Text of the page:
In a previous blog post, I talked about how I serendipitously found that the real value in our TLLP project was in the human connections made between colleagues:.Special Education Resource Blogger . Our team members learned from each other and collaborated in ways that they didn't expect to at the project's onset. When I drafted the project proposal, the goal was to develop team members' capacity for effectively integrating technology AND to give them the opportunity to grow as leaders within our school (and perhaps beyond).Included in the original proposal was the fact that our students would benefit greatly from our improved capacity as educators and we'd hoped that other students throughout our board and province would benefit from our decision to share our learning with our school, board and provincial peers through TeachOntario and twitter.
As part of my final follow up I sent out a self-evaluation survey for team members and for staff who allowed us to mentor them. I was flattered and humbled by some of the feedback I received. I know that I have been lucky to work with an amazing team and, apparently, they feel that their involvement in the project was meaningful too; I can't imagine a better result:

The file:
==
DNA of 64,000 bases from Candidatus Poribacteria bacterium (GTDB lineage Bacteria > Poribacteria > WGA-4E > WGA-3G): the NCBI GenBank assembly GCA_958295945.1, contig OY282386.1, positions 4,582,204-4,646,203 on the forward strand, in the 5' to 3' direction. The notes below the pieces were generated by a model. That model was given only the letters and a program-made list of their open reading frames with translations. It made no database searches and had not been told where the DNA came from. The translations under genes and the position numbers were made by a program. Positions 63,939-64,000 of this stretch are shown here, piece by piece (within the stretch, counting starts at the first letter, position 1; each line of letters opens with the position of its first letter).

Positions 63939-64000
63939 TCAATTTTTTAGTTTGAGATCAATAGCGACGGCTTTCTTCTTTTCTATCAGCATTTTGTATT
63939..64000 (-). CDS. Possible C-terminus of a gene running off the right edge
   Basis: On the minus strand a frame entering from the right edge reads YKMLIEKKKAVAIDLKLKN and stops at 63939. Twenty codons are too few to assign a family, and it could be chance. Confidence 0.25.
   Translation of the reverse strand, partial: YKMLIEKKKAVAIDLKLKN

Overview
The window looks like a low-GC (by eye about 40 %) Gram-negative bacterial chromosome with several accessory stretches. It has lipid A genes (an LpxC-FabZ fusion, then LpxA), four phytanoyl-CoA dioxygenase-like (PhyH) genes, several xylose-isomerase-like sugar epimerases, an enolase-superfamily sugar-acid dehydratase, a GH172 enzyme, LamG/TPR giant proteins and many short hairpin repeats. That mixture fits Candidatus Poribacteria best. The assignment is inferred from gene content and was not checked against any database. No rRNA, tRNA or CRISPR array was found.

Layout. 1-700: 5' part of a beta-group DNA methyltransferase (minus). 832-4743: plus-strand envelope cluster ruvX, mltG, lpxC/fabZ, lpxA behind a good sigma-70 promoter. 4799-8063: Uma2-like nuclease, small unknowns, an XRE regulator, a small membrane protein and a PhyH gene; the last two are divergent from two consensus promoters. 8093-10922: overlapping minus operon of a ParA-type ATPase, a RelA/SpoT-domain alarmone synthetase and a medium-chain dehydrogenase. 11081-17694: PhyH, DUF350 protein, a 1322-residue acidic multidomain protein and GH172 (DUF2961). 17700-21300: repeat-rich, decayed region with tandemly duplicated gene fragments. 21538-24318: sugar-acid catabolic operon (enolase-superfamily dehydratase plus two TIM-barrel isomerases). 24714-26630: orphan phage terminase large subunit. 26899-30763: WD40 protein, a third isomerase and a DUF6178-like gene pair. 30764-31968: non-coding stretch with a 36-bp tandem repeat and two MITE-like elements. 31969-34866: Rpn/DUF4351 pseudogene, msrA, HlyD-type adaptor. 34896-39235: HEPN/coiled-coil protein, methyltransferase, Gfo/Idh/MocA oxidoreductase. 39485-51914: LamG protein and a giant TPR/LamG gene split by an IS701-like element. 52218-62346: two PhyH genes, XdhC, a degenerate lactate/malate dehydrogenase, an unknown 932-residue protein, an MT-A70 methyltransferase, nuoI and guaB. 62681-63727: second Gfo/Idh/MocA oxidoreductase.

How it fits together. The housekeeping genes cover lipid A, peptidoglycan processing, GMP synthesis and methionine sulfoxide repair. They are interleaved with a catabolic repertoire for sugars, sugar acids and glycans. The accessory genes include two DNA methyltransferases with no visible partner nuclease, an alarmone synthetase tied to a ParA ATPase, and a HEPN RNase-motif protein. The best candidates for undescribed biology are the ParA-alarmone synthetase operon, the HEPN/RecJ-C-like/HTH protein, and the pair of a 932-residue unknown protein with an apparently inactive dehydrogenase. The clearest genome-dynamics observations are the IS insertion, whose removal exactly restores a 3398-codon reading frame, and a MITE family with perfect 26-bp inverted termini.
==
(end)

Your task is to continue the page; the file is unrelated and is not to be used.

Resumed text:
Staff who allowed team members to mentor them also seemed to have enjoyed the experience. These teachers mentioned that their mentors made them feel comfortable enough to be open to learning and that this learning helped them to be brave enough to take risks in their classrooms. Even more importantly, teachers who had been mentored mentioned that they had overcome obstacles in their implementation of technology thanks to their mentors. Overall comfort with technology implementation increased for the group and, just like the TLLP team members, these staff mentioned that their connection with another person was significant and made the learning more meaningful.
I've been inspired by what I've learned; so much so that I will be leading a 'Summer Institute' for the DPCDSB titled "School Improvement Through Mentorship". Though technology will have its place in my session, the focus will be on improving school cultures and nurturing teacher leadership; my idea is that the framework we've used for Effective Teaching and Learning in the Digital Age - @HCTLLP can be applied to any content area since I've now come to embrace that the culture of learning was the key. I hope to help other educators replicate this kind of culture within their school improvement teams.
My next step for this project will be to discuss the continuation of a 'learners to leaders' model for Holy Cross next school year and to apply for Provincial Knowledge Exchange funding this fall. My hope would be to share the culture of collaboration we have built over the past 10 months with a much larger board and provincial level audience with the hope of making a positive contribution to school cultures, professional development and teacher leadership in Ontario.
I'll have to finish by saying, once again, that I have been truly fortunate and blessed to work with this amazing team. I'll be looking for support if my PKE plans come to fruition and I think I'll know who to ask!